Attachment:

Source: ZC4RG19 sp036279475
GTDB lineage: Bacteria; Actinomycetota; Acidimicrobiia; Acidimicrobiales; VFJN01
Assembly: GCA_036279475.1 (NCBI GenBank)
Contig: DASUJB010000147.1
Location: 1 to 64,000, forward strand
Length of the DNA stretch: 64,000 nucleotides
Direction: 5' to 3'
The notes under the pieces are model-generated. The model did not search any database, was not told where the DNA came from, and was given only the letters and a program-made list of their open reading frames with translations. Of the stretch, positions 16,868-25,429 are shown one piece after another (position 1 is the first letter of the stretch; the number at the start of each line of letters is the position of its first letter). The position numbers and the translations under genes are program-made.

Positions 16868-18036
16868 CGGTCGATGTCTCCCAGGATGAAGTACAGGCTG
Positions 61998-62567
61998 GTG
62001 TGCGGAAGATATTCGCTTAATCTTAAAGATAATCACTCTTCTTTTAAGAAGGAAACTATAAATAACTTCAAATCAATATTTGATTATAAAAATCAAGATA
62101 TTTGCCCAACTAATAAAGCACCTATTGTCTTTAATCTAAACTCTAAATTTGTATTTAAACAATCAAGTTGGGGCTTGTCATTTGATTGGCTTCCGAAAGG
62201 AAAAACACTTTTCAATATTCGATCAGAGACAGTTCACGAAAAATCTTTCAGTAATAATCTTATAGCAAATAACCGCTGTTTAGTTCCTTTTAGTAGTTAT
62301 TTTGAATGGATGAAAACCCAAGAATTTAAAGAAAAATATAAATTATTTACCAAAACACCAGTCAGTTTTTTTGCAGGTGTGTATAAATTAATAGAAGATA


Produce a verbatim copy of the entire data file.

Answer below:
Source: ZC4RG19 sp036279475
GTDB lineage: Bacteria; Actinomycetota; Acidimicrobiia; Acidimicrobiales; VFJN01
Assembly: GCA_036279475.1 (NCBI GenBank)
Contig: DASUJB010000147.1
Location: 1 to 64,000, forward strand
Length of the DNA stretch: 64,000 nucleotides
Direction: 5' to 3'
The notes under the pieces are model-generated. The model did not search any database, was not told where the DNA came from, and was given only the letters and a program-made list of their open reading frames with translations. Of the stretch, positions 16,868-25,429 are shown one piece after another (position 1 is the first letter of the stretch; the number at the start of each line of letters is the position of its first letter). The position numbers and the translations under genes are program-made.

Positions 16868-18036
16868 CGGTCGATGTCTCCCAGGATGAAGTACAGGCTG
Positions 61998-62567
61998 GTG
62001 TGCGGAAGATATTCGCTTAATCTTAAAGATAATCACTCTTCTTTTAAGAAGGAAACTATAAATAACTTCAAATCAATATTTGATTATAAAAATCAAGATA
62101 TTTGCCCAACTAATAAAGCACCTATTGTCTTTAATCTAAACTCTAAATTTGTATTTAAACAATCAAGTTGGGGCTTGTCATTTGATTGGCTTCCGAAAGG
62201 AAAAACACTTTTCAATATTCGATCAGAGACAGTTCACGAAAAATCTTTCAGTAATAATCTTATAGCAAATAACCGCTGTTTAGTTCCTTTTAGTAGTTAT
62301 TTTGAATGGATGAAAACCCAAGAATTTAAAGAAAAATATAAATTATTTACCAAAACACCAGTCAGTTTTTTTGCAGGTGTGTATAAATTAATAGAAGATA